Geochronological constraints on mesoproterozoic and neoproterozoic(?) high-grade metasedimentary rocks of north-central Idaho, U.S.A.

Lewis, Reed S., Vervoort, Jeffrey D., Burmester, Russell F., McClelland, William C., and Chang, Zhaoshan (2007) Geochronological constraints on mesoproterozoic and neoproterozoic(?) high-grade metasedimentary rocks of north-central Idaho, U.S.A. In: Link, Paul K., and Lewis, Reed S., (eds.) Proterozoic Geology of Western North America and Siberia. SEPM Special Publication, 86 . Society for Sedimentary Geology, pp. 37-53.

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We analyzed detrital zircons in seven samples of metasedimentary rock from north-central Idaho, U.S.A., to test the previous assignment of these rocks to the Mesoproterozoic Belt–Purcell Supergroup. Correlating these rocks with known sedimentary units through field observations is difficult if not impossible due to the high metamorphic grade (amphibolite facies) and intensity of deformation. Zircon analysis by laser-ablation inductively coupled plasma mass spectrometry (LA-ICPMS) reveals that five of the seven samples contain multiple zircon populations between 1700 and 1400 Ma and a scatter of Paleoproterozoic and Archean ages, similar to results reported from the Belt Supergroup to the north and east. These results indicate that the likely protoliths of most high-grade metamorphic rocks northwest of the Idaho batholith were upper strata of the Belt Supergroup. In contrast, a quartzite at Bertha Hill north of Pierce lacks grains younger than 1600 Ma and thus is distinctly unlike the Ravalli Group of the Belt Supergroup, with which it was previously correlated. Possible correlatives that contain similarly old populations of zircons and feldspar-poor quartzite include the Neihart Formation (lowermost Belt Supergroup in Montana), Neoproterozoic quartzite (Syringa metamorphic sequence), and Cambrian quartzite. A sample from the North Fork of the Clearwater River yielded a large number of zircons with concordant Neoproterozoic ages, all of which had low Th/U ratios that suggest either a Neoproterozoic metamorphic event or the transport and deposition of zircons that were metamorphosed in the Neoproterozoic. SHRIMP (sensitive high-resolution ion microprobe) dating of a granite (now augen gneiss) that intruded sedimentary rocks west of Pierce, Idaho, yields an age of 1379 ± 12 Ma based on seven of fourteen analyses; this provides a lower age limit for sediment deposition of some rocks mapped as metamorphosed Belt Supergroup, and which had detrital zircon populations in the 1700 to 1400 Ma range. Additional analyses of three zircon rims yield an age range of 87–82 Ma, which is similar to the youngest ages from the North Fork sample. We interpret these ages to reflect the time of zircon overgrowth synchronous with the emplacement of the Cretaceous Idaho Batholith. None of the metasedimentary rocks dated can be older than Mesoproterozoic, and, with the exception of the Bertha Hill quartzite, none can be older than the Belt–Purcell Supergroup.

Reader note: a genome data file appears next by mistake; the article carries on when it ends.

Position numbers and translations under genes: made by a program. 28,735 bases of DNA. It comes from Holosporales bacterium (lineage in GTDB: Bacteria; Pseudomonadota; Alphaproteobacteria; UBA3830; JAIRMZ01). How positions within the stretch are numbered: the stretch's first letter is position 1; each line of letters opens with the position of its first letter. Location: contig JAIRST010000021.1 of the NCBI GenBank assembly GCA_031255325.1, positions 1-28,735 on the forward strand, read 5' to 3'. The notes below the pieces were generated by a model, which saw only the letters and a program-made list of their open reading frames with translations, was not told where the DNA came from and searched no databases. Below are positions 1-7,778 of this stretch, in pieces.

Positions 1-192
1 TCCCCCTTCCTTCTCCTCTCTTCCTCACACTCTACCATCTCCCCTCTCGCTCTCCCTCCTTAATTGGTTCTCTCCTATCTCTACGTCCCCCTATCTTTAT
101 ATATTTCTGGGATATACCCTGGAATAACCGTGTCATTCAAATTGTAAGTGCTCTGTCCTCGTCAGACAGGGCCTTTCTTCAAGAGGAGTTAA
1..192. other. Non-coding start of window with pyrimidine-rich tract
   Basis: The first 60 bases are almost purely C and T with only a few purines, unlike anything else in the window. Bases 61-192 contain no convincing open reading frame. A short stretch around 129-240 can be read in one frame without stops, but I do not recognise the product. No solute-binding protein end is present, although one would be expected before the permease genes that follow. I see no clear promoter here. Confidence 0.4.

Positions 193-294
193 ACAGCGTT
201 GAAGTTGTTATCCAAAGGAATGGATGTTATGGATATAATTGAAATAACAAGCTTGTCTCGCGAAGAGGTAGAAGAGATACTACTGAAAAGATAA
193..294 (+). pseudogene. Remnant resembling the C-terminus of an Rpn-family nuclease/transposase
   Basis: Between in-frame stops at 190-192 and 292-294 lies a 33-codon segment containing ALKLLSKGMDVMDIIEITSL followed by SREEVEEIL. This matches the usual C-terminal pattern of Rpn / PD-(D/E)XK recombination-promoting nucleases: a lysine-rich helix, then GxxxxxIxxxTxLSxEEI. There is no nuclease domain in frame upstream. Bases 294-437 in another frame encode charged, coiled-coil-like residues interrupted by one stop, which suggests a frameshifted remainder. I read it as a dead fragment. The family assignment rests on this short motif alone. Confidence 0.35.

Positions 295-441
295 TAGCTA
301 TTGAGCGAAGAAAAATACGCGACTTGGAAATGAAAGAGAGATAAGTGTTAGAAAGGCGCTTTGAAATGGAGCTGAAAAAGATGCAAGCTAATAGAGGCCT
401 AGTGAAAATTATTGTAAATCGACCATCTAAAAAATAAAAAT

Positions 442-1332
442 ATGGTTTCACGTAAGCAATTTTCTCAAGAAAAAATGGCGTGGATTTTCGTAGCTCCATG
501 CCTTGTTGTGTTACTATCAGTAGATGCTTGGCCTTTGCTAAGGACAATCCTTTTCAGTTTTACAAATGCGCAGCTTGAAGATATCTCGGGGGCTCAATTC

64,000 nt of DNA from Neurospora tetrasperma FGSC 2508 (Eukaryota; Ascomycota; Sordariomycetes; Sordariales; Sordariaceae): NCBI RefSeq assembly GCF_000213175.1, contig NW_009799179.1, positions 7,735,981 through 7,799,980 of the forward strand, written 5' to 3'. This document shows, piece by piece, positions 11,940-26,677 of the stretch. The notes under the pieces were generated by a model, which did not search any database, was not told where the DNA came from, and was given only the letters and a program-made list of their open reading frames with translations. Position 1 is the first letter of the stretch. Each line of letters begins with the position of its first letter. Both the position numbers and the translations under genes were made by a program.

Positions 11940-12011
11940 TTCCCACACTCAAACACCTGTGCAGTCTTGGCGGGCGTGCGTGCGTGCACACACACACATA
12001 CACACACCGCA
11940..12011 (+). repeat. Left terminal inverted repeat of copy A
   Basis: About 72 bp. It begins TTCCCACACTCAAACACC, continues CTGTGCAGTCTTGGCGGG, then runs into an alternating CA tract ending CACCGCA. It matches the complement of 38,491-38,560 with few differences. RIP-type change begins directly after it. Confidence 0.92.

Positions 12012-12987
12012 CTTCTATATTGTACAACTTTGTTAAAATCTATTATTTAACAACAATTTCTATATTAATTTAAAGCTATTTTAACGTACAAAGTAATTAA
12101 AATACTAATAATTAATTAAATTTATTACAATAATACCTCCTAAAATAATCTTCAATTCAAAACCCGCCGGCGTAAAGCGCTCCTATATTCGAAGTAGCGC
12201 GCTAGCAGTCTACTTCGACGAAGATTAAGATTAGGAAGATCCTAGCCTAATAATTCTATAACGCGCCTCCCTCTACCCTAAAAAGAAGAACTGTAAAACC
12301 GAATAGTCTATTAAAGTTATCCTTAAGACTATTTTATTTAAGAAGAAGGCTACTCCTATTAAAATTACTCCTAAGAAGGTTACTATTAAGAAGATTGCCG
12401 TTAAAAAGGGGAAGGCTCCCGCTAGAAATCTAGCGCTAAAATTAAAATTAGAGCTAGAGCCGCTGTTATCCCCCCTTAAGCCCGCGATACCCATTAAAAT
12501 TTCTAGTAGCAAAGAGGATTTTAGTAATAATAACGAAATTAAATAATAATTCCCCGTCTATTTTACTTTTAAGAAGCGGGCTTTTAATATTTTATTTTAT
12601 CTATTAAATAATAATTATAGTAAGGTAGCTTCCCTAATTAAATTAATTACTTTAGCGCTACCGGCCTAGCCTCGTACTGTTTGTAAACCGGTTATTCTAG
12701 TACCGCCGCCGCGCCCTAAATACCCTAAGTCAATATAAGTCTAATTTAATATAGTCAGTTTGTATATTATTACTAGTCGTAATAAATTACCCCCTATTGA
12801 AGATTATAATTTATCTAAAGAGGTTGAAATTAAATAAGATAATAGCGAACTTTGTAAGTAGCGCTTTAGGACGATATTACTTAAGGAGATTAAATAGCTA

Item ID: 26298
Item Type: Book Chapter (Research - B1)
ISBN: 978-1-56576-126-1
ISSN: 1060-071X
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Date Deposited: 09 Sep 2013 06:43
FoR Codes: 04 EARTH SCIENCES > 0403 Geology > 040304 Igneous and Metamorphic Petrology @ 100%
SEO Codes: 97 EXPANDING KNOWLEDGE > 970104 Expanding Knowledge in the Earth Sciences @ 100%
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